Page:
One of the chief arguments over the state budget will be whether to renew an income tax surcharge on New York’s wealthiest. The debate stands next to Governor Cuomo's push to create new initiatives, such as free tuition at state colleges and universities.
Additionally, the state is facing a $3.5 billion deficit, and the governor wants to add a billion dollars to the state’s public schools.
Cuomo said continuing the tax surcharge — known as the millionaires’ tax — is the simplest way to finance all that.
“Frankly we don’t have the resources to lose the millionaires’ revenue now,” Cuomo said.
But not all lawmakers agree. Senate Leader John Flanagan, a Republican, said he’s opposed.
“I like cutting taxes,” Flanagan said.
The so-called millionaires’ tax was enacted in 2010, during a state fiscal crunch. It was supposed to be temporary but has been renewed twice.
Assembly Speaker Carl Heastie wants to take the tax on the rich even further.
“We still feel we want to go beyond that,” Heastie said. “We still believe there’s some back money that should be put toward education.”
Heastie would like to see a decade-old court order fulfilled. It said the state needs to spend billions more a year on public education. Cuomo does not think the court order applies to the entire state, but his budget office pointed out that school aid has been increased by $6.1 billion over the past six years.
Currently, the state’s top income tax bracket is for those making $1 million a year or more, and is set at 8.82 percent. It’s due to expire later this year if Cuomo and lawmakers don’t agree to renew it.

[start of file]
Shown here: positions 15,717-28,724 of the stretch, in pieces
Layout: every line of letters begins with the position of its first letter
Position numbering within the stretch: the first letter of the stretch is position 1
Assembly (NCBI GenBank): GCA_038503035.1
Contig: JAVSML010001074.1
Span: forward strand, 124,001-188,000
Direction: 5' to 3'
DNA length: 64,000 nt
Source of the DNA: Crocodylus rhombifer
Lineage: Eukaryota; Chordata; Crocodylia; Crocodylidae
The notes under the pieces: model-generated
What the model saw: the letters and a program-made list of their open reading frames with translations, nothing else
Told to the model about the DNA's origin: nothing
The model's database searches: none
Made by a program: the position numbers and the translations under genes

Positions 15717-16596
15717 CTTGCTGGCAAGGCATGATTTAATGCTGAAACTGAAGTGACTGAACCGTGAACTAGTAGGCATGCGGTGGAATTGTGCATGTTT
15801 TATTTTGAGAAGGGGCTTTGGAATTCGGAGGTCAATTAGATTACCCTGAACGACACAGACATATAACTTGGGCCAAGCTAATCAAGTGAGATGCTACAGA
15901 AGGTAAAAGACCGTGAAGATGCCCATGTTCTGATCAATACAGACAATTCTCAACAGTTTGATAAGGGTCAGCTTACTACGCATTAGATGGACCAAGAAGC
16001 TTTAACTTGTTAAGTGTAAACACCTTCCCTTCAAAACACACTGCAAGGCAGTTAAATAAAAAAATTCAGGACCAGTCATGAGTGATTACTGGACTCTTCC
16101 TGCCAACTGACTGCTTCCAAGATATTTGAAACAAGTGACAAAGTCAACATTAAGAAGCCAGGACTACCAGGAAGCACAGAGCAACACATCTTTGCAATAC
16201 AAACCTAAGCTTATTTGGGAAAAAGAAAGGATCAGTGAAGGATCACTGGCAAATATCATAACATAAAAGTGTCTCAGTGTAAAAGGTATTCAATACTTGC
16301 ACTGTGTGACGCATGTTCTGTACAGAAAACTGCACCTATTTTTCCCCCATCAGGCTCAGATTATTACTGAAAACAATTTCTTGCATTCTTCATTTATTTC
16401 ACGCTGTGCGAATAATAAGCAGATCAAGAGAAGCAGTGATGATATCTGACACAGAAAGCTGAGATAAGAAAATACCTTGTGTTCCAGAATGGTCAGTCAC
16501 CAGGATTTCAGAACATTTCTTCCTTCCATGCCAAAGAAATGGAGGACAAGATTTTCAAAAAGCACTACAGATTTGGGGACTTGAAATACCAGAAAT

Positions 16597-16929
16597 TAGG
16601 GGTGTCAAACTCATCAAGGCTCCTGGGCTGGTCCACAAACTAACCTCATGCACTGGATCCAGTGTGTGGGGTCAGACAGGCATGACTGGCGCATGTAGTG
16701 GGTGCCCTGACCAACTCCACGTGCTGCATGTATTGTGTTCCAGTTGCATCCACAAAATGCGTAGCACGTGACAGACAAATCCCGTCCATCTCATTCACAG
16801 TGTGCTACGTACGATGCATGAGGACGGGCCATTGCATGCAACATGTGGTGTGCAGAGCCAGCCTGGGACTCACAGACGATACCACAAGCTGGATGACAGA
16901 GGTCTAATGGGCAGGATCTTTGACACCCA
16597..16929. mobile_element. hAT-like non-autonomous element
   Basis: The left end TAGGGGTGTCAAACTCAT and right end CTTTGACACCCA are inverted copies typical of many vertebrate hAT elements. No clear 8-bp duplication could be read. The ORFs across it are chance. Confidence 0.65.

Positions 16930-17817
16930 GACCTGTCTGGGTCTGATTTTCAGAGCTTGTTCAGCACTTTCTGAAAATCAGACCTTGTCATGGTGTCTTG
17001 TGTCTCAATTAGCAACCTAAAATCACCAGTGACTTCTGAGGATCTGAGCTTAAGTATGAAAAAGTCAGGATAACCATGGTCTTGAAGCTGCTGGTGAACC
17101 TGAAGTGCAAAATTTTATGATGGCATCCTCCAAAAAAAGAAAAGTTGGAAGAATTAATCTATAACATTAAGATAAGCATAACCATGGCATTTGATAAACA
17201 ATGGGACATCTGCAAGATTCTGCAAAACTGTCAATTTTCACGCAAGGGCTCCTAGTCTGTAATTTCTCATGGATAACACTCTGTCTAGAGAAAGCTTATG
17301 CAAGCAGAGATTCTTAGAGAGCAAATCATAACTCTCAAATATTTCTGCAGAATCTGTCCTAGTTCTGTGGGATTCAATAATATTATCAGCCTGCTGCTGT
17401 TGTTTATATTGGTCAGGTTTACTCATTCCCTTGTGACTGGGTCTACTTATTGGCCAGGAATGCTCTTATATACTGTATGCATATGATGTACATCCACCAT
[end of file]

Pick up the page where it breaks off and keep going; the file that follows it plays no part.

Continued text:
Heastie would like to see more tax brackets added, with a higher rate potentially for those making over $5 million a year, and an even higher rate for those making $10 million or more a year. He said if President Donald Trump and Congress follow through with plans to cut taxes on the rich, New York’s wealthy will have more left to pay higher state taxes.
“We want to add a couple more tiers,” Heastie said.
Cuomo is not likely in favor of expanding the millionaires’ tax, but he said if it is not renewed, lawmakers and the state will have to sacrifice some programs that they want, including a phase-in of a middle-class tax cut that was agreed to last year.
“If they don’t agree to the millionaires’ tax extension, then you can’t do a billion dollars in education spending, you can’t do a middle-class tax cut, you can’t do college affordability,” Cuomo said. “So that’s what they’re going to have to trade.”
In a sign that an agreement on the millionaires’ tax could come in the budget, Flanagan refused to rule it out completely.
“I think it’s too early in the game for me to just say, ‘This is a deal breaker,’ ” Flanagan said.
The budget hearings begin Jan. 24, and the millionaires’ tax and other proposals will get some closer scrutiny.